Category Archives: politics

Everybody wants to help you buy a house

Pointed out by southseacompany: all the major political parties want to help you buy a house and the promises are piling up.

They all love the idea of taking taxpayer money to drive up house prices, the current government even wants to get in on the speculation and help out with a 5-10% shared equity program.

The government also confirmed that, because the program gives it an equity stake in the mortgage, it will share any gains or losses in the value of the home over the life of the loan. Any money the government makes on the program will go back into general revenues.

Read the full article here.

A plan to not help affordability

southseacompany points out this article about Finance minister Bill Morneaus plan to ‘help‘ homebuyers.

“One of the things Finance Minister Bill Morneau did in the budget on Tuesday was to take steps to fix Canada’s home ownership problem. But who told him Canada has a homeownership problem?” 

“Homeownership rates in Canada are among the highest in the developed world. Even among young people, homeownership rates are high compared to our peers with more than 40 per cent of households led by people under 35 owning homes. And yes, even in Toronto and Vancouver, homeownership rates are high relative to those cities’ global peers.”

Read the full article here.

Liberals could help millennials buy homes

Real estate sales are good for the economy, but what happens when prices get too high for young family incomes and borrowing costs increase?

Perhaps it’s time for the Government to step in?

Finance Minister Bill Morneau said earlier this week Ottawa is exploring measures to make home ownership affordable for more millennials, a generation made up of people who are now in their mid-20s to late-30s.

Morneau didn’t elaborate on what options he’s considering, but Canadians could learn more in the coming weeks when he releases an election-year budget that will also lay out Liberal platform commitments.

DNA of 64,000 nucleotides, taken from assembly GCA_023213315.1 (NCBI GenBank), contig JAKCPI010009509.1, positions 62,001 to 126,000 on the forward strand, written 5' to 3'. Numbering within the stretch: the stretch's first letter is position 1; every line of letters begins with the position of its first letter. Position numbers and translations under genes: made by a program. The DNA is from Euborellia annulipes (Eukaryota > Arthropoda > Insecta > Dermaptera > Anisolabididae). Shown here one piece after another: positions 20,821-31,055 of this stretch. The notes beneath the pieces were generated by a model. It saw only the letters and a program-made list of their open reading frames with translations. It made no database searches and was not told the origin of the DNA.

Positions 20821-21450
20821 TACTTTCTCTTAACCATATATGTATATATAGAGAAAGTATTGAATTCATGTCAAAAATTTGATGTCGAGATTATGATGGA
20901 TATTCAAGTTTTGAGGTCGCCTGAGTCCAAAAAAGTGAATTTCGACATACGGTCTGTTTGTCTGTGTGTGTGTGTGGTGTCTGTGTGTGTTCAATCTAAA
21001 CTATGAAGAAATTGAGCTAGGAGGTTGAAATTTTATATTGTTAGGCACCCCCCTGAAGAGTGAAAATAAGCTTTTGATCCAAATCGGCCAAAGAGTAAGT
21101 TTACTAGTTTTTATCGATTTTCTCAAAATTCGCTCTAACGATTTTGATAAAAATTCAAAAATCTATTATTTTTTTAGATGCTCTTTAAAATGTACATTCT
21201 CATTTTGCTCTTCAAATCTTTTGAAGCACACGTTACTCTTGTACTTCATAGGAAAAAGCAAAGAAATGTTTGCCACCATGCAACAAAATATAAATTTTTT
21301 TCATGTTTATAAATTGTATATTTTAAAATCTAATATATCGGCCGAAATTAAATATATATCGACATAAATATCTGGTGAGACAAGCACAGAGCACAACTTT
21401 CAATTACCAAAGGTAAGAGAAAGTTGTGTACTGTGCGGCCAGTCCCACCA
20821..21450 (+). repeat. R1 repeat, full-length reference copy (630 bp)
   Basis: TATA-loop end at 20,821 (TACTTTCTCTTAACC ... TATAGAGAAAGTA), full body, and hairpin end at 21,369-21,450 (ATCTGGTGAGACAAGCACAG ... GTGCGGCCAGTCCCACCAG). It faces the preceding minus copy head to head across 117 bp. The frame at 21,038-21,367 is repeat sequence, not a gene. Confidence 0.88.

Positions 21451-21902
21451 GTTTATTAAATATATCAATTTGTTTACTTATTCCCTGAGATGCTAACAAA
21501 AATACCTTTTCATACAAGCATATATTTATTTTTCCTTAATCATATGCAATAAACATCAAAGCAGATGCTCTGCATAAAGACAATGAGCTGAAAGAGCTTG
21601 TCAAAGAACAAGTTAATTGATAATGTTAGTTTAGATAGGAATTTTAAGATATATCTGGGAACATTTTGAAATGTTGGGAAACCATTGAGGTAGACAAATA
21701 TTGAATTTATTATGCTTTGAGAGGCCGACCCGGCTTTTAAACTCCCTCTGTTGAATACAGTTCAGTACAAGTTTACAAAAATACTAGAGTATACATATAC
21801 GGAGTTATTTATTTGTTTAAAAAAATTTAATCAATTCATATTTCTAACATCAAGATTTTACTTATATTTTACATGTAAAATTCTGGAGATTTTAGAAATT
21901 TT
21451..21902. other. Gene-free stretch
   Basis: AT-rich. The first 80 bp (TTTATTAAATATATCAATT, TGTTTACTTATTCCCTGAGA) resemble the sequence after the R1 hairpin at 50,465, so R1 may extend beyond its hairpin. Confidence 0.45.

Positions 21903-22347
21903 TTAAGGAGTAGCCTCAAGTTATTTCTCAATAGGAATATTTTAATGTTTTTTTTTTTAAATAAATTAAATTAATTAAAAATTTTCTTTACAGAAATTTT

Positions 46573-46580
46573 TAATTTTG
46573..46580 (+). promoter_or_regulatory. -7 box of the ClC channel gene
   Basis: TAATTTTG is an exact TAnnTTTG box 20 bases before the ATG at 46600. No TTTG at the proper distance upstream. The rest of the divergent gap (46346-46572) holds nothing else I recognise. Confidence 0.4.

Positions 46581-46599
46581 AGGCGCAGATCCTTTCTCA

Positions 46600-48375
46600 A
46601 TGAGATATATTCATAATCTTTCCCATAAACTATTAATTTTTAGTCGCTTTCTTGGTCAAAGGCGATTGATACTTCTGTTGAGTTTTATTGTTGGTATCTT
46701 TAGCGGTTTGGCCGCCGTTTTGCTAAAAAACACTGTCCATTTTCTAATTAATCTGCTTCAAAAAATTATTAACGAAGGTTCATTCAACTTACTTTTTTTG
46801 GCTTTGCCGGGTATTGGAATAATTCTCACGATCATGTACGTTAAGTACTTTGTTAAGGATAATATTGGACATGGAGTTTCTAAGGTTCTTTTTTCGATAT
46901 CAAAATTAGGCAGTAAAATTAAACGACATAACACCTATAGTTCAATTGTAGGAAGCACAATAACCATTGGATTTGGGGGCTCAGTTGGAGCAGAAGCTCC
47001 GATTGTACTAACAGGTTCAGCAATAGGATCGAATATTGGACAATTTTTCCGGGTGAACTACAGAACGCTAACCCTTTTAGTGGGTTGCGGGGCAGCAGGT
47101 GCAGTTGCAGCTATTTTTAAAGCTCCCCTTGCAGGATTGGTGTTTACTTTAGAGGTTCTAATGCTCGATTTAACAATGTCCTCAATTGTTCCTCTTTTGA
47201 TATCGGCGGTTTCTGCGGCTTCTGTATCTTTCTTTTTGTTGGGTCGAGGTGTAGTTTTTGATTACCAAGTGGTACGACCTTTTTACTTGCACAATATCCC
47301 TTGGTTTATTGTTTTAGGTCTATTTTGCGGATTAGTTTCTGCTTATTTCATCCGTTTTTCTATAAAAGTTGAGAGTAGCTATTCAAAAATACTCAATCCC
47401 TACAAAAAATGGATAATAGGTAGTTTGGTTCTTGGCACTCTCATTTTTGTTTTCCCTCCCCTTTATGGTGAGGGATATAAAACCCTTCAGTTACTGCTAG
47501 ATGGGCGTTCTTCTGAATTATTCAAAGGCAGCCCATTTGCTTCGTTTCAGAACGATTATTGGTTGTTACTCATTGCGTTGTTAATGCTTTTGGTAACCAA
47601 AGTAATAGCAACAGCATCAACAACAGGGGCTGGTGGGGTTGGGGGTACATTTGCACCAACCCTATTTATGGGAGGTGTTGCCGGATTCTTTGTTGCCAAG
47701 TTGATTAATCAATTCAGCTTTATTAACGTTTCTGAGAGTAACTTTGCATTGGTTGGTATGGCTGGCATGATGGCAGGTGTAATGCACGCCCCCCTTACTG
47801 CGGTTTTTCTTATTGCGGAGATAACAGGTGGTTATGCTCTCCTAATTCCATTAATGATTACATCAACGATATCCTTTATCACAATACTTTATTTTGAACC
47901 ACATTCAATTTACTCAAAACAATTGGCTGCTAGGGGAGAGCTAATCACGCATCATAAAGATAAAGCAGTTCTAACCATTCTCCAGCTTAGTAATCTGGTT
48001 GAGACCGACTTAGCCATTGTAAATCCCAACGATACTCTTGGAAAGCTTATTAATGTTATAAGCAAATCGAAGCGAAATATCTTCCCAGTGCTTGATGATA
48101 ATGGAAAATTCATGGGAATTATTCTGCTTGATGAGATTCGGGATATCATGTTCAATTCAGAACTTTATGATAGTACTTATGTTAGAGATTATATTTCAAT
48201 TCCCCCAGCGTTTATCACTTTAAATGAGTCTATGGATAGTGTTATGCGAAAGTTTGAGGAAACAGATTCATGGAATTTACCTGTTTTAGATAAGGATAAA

Major political parties have already started positioning themselves on the complex area of housing affordability. It will likely emerge as an important campaign issue ahead of October’s federal election, and the challenges of millennials and first-time buyers could attract a lot of attention.

Some lenders have ideas for some helpful changes:

“There’s a lot of folks that just don’t qualify to purchase anymore at the bottom end of that ladder,” said Paul Taylor, president and CEO of Mortgage Professionals Canada.

Taylor said the stress tests have succeeded in taking some of the froth out of the market and he believes the time has come for Ottawa to loosen them. In recent meetings with federal officials, he said he has recommended the reintroduction of insurance on 30-year amortization mortgages as a targeted way to help people at the lower end.

The coming weeks would be a good time for some changes with the busy spring season is approaching, he said.

“If we have another cool spring market, that’s going to have serious knock-on effects to the economy,” said Taylor, who was encouraged by Morneau’s comments.

Read the full article here.

CRA Freezing and Seizing Tax Cheat Assets

The CRA is now using ‘proceeds of crime’ provisions to freeze assets and seize property of tax cheats.

Tassé said the proceeds-of-crime provisions can also be used to seize property outside of Canada. For example, if the CRA believes that someone has engaged in offshore tax evasion and used the proceeds to buy a vacation home or a yacht, the CRA could freeze or seize those assets.

Using the proceeds-of-crime provisions also can block tactics used by some tax evaders, such as declaring corporate bankruptcy to avoid paying the taxes, said Tassé.

Read the full article here.

BC Tables Speculation Tax on Vacant Second Homes

Will a new tax on vacant homes help solve the affordability crisis?

The speculation tax will apply to those who own multiple properties in Metro Vancouver, the Capital Regional District (excluding the Gulf Islands and the Strait of Juan de Fuca), Kelowna, West Kelowna, Nanaimo-Lantzville, Abbotsford, Chilliwack and Mission.

The tax will apply at a reduced rate in 2018, based on property owned as of Dec. 31. It expands in 2019 to 0.5 per cent of assessed value for B.C. residents, one per cent for Canadians from outside B.C., and two per cent for non-Canadians.

Owners are exempt if they rent their properties for at least six months a year. And there is also a tax credit for B.C. residents with second homes valued under $400,000.

James pointed to exemptions she said will make the tax fair, including for people facing medical emergencies, people who have to relocate suddenly for a job, seniors who enter care homes, people undergoing a separation, and those with disabilities.

“If people choose to leave their homes vacant where the housing crisis is the deepest, we are asking them to pay their fair share. All that revenue will be returned to British Columbians in the form of affordable housing,” said James.

Read the full article here.